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Walton Medical Centre Walton Surgery
Tel: (01255) 674373

Management of Common Ailments


Many conditions get better on their own and can be treated successfully at home. Your chemist may be able to help you with these and advise about medicines you can buy over the counter.


Colds and Flu

These usually start with a runny nose, cough, temperature and aches. They are caused by viruses, and antibiotics are of no use in their treatment. Treatment consists of taking recommended doses of paracetamol for the temperature and aches and drinking plenty of fluids. Do not worry if you do not eat for a few days, you will come to no harm.


Diarrhoea and Vomiting

In adults and older children, diarrhoea and vomiting will usually get better on its own. Treatment consists of replacing the fluid that you have lost and resting the digestive system by having nothing solid to eat for 24 hours. Plain water in small quantities should be taken frequently. If the diarrhoea contains blood or there is severe pain or high fever, you should discuss it with your doctor. Diarrhoea and vomiting in small babies and young children should be treated with caution and the doctor will be happy to advise you about this over the phone and arrange to see you, if necessary. Elderly people and those with medical conditions (eg diabetes) should consult a doctor.


Backache, Strains and Sprains

Many acute strains and sprains will respond to a few days' rest and paracetamol taken for the pain. Backache will usually respond to a few days spent lying on a firm flat bed on your back. If the symptoms continue, you should consult the doctor.


Head Lice

Head lice may affect anyone and are not a sign of poor hygiene. Medication can be obtained from the chemist without prescription.


Insect Bites and Stings

Most of these need no treatment. Antihistamine tablets can be obtained from the chemist without prescription and will relieve most symptoms.



Sit in a chair (leaning forward with your mouth open) and pinch your nose just below the bone for about 10 minutes, by which time the bleeding will usually have stopped. If the bleeding continues, consult your doctor.



First apply a cold compress containing ice (eg a packet of frozen peas) for 15 to 30 minutes to reduce the swelling. Apply a firm crepe bandage and give a sprain plenty of rest until all the discomfort has subsided.



Most attacks are not serious and are usually caused by indigestion or wind. A hot water bottle will often relieve the symptoms and in the case of indigestion a teaspoon of an antacid such as Milk of Magnesia will help. If the pain becomes increasingly severe, you should consult your doctor.


Childhood Infections



On the first day a rash appears with small red spots about 3 or 4mm wide. Within a few hours these develop small blisters at the centre. During the next three or four days further spots will appear and the earlier ones will turn crusty and fall off. Calamine lotion may be applied to help the itching. The most infectious period is two or three days before the rash appears and until the last crusts have formed dry centres, usually seven to ten days after the rash started. Children may return to school as soon as the last crusts have dropped off.


German Measles (Rubella)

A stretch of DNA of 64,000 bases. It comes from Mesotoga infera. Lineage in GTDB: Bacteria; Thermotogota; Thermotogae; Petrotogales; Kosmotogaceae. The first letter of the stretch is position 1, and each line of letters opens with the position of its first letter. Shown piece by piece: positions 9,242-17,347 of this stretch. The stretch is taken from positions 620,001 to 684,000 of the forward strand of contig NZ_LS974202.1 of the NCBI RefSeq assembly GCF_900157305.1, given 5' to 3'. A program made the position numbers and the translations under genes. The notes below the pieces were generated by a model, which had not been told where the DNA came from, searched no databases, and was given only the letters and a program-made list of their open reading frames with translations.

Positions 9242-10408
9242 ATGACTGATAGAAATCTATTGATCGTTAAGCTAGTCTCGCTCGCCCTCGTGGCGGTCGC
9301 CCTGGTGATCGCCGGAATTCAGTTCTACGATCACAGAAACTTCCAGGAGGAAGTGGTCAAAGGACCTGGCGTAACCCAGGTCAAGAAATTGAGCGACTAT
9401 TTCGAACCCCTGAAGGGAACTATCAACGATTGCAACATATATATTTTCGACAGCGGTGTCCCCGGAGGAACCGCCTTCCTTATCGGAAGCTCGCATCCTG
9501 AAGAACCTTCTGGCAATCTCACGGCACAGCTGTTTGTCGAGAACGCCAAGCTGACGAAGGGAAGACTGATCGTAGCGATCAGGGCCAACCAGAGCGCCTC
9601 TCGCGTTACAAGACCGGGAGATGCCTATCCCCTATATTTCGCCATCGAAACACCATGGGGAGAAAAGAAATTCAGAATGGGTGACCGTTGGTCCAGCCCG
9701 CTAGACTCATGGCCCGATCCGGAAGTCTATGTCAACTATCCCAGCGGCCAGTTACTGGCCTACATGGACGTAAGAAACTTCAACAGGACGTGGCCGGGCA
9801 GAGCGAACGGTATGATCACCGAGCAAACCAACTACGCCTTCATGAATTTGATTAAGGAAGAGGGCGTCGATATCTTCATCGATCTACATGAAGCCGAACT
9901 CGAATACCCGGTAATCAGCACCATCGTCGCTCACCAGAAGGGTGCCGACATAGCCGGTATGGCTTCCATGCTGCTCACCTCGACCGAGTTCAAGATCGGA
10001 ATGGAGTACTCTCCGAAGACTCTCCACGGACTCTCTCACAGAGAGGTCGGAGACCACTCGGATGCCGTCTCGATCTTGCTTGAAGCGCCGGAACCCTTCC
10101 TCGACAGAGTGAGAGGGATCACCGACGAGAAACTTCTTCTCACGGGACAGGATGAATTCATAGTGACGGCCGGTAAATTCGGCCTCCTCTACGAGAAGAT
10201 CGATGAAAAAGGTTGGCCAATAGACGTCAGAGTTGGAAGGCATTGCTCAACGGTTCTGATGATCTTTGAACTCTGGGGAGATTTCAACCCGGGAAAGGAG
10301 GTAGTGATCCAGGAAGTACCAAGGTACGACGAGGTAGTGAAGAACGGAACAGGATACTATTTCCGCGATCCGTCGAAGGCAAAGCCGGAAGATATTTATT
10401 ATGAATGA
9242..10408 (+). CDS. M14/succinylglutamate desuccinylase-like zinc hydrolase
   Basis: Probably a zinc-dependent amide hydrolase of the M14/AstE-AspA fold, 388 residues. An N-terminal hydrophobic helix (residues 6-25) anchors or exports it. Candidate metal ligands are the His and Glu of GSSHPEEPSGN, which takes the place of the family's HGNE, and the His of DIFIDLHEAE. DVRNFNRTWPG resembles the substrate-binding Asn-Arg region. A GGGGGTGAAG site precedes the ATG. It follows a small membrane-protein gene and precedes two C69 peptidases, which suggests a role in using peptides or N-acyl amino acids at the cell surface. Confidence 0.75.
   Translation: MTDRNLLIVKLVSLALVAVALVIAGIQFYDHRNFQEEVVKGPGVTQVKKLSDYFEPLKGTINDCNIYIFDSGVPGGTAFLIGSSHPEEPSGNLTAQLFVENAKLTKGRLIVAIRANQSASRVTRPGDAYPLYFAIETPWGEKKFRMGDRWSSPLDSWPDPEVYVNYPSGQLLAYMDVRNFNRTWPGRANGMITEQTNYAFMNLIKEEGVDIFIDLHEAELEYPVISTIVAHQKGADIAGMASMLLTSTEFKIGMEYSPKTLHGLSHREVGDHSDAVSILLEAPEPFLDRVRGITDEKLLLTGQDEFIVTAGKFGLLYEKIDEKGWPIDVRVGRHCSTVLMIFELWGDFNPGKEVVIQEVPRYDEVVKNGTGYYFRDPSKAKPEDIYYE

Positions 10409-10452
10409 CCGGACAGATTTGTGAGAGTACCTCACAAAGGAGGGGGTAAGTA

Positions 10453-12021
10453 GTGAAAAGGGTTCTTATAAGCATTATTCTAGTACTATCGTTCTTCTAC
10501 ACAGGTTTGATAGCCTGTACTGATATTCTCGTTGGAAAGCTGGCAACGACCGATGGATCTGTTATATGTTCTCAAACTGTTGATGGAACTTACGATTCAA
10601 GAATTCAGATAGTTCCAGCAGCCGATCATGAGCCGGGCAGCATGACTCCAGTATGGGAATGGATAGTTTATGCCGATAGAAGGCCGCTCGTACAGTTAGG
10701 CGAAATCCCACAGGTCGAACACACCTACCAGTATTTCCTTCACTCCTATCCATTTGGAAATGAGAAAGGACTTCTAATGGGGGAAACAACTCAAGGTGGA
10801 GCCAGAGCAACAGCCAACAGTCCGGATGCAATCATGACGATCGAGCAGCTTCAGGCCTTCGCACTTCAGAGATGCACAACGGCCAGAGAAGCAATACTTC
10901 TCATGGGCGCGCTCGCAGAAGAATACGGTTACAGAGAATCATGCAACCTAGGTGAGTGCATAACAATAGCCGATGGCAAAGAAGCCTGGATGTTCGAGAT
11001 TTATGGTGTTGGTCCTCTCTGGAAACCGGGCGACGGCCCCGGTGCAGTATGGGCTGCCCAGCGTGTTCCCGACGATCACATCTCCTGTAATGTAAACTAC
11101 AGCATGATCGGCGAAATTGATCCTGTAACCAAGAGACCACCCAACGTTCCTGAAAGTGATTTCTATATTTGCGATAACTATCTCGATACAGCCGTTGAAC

The rash appears during the first day of the illness and usually covers the body, arms and legs in small pink spots about 2-4mm large and does not itch. There are usually no other symptoms, apart from occasional aching joints. It is infectious from two days before the rash appears until the rash disappears in about four or five days. The only danger is to unborn babies and it is important that all contacts are informed so that any who are pregnant, and not immune, can contact their doctor so that appropriate steps can be taken. Immunisation can prevent this disease.



The rash is blotchy and red and appears on the face and body on about the fourth day of feeling unwell and is often accompanied by a cough. It is most infectious from two or three days before the rash appears until eight or ten days afterwards. Immunisation can prevent this disease.



The symptoms are swelling of the salivary gland in front of one ear often followed a couple of days later by a swelling in front of the other ear. It is infectious for two or three days before the swelling starts until 10 days afterwards. If the pain is severe, you should consult your doctor. Immunisation can prevent this disease.


All of the above infections are caused by viruses and usually require no treatment from the doctor. However, if your child appears particularly unwell or you are worried, your doctor will be happy to give you advice.


A Temperature

A high temperature occurs commonly even with mild infections. In small children it is important to stop the temperature rising too quickly and children should be given paracetamol syrup, which may be bought from the chemist. They should be given plenty of clear fluids. Clothing should be removed to allow for cooling and, if the child remains hot, gently sponging with tepid water, as in a bath or shower, should be commenced. It is sometimes necessary to carry this on for 20 to 30 minutes at a time on more than one occasion to get results. If a temperature is very high and does not come down with this treatment or the child appears very unwell with the temperature, you should consult your doctor. A child or adult with a high temperature will not come to any harm being wrapped up and brought by pram or by car to the surgery.

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